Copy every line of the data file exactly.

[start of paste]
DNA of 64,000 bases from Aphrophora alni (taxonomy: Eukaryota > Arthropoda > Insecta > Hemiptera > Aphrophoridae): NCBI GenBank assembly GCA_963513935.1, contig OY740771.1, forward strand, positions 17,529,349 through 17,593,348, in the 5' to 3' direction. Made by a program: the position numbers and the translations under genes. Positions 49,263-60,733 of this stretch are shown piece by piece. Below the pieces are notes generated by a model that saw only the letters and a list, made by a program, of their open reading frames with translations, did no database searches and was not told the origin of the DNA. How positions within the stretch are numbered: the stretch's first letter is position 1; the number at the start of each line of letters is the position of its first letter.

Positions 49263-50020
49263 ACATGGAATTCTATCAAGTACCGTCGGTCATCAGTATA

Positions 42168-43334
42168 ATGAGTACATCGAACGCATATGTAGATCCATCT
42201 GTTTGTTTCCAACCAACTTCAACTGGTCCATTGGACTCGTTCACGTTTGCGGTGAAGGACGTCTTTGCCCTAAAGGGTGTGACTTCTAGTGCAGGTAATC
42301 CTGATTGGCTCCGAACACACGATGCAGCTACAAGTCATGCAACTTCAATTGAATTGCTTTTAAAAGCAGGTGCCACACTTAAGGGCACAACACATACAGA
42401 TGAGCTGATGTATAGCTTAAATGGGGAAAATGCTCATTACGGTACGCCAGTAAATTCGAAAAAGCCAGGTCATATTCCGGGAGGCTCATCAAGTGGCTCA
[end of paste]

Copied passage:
DNA of 64,000 bases from Aphrophora alni (taxonomy: Eukaryota > Arthropoda > Insecta > Hemiptera > Aphrophoridae): NCBI GenBank assembly GCA_963513935.1, contig OY740771.1, forward strand, positions 17,529,349 through 17,593,348, in the 5' to 3' direction. Made by a program: the position numbers and the translations under genes. Positions 49,263-60,733 of this stretch are shown piece by piece. Below the pieces are notes generated by a model that saw only the letters and a list, made by a program, of their open reading frames with translations, did no database searches and was not told the origin of the DNA. How positions within the stretch are numbered: the stretch's first letter is position 1; the number at the start of each line of letters is the position of its first letter.

Positions 49263-50020
49263 ACATGGAATTCTATCAAGTACCGTCGGTCATCAGTATA

Positions 42168-43334
42168 ATGAGTACATCGAACGCATATGTAGATCCATCT
42201 GTTTGTTTCCAACCAACTTCAACTGGTCCATTGGACTCGTTCACGTTTGCGGTGAAGGACGTCTTTGCCCTAAAGGGTGTGACTTCTAGTGCAGGTAATC
42301 CTGATTGGCTCCGAACACACGATGCAGCTACAAGTCATGCAACTTCAATTGAATTGCTTTTAAAAGCAGGTGCCACACTTAAGGGCACAACACATACAGA
42401 TGAGCTGATGTATAGCTTAAATGGGGAAAATGCTCATTACGGTACGCCAGTAAATTCGAAAAAGCCAGGTCATATTCCGGGAGGCTCATCAAGTGGCTCA